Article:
One of the cornerstones of the route to Net Zero is the reduction in emissions, which is generally measured by carbon intensity.
Since 1990 UK emissions have declined steadily in an apparently promising trajectory towards Net Zero.
There have been various studies of this, but there is general agreement that the reduction in the use of coal to generate electricity has been a key factor in the reduction so far. Although coal is still used for generation in 2021, its use has been greatly reduced. This means that we no longer have the "low hanging fruit" of coal to continue the reduction, so carbon intensity has levelled out.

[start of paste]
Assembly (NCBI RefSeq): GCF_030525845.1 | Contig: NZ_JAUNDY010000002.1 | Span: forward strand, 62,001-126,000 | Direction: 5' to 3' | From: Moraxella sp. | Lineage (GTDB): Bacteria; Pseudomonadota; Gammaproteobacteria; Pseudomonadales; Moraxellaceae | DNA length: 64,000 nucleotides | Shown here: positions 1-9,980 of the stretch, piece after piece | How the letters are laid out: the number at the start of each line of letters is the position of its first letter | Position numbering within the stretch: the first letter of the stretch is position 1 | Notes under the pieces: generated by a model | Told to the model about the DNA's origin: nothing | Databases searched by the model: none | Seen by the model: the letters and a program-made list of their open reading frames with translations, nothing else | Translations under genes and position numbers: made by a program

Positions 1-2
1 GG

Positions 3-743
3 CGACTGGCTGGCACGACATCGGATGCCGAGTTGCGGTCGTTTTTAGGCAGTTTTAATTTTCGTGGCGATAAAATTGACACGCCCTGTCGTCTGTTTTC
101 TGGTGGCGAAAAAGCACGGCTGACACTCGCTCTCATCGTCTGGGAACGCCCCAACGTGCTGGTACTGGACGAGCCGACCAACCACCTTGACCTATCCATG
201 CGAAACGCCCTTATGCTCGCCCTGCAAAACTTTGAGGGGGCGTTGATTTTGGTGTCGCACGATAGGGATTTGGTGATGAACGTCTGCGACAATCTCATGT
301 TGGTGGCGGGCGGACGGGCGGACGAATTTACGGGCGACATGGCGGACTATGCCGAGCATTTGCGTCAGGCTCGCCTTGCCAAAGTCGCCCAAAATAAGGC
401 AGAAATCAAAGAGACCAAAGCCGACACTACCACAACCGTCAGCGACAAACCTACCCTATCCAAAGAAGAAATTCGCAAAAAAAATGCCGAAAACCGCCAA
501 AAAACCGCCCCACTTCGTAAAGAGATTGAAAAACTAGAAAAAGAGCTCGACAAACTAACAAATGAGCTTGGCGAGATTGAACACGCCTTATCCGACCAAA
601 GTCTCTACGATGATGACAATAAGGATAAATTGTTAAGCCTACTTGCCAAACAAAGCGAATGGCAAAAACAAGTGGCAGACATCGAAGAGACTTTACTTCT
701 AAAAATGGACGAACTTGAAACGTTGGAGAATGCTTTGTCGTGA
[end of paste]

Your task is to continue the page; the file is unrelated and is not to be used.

However, with the reduction in the use of coal it has been necessary to rely more heavily on the use of CCGT Gas to counter the intermittency if wind in particular.
The continued reliance on fossil fuels to counteract the intermittency of renewable sources make it difficult to see how the target reduction on emissions can be achieved.
Last updated June 2021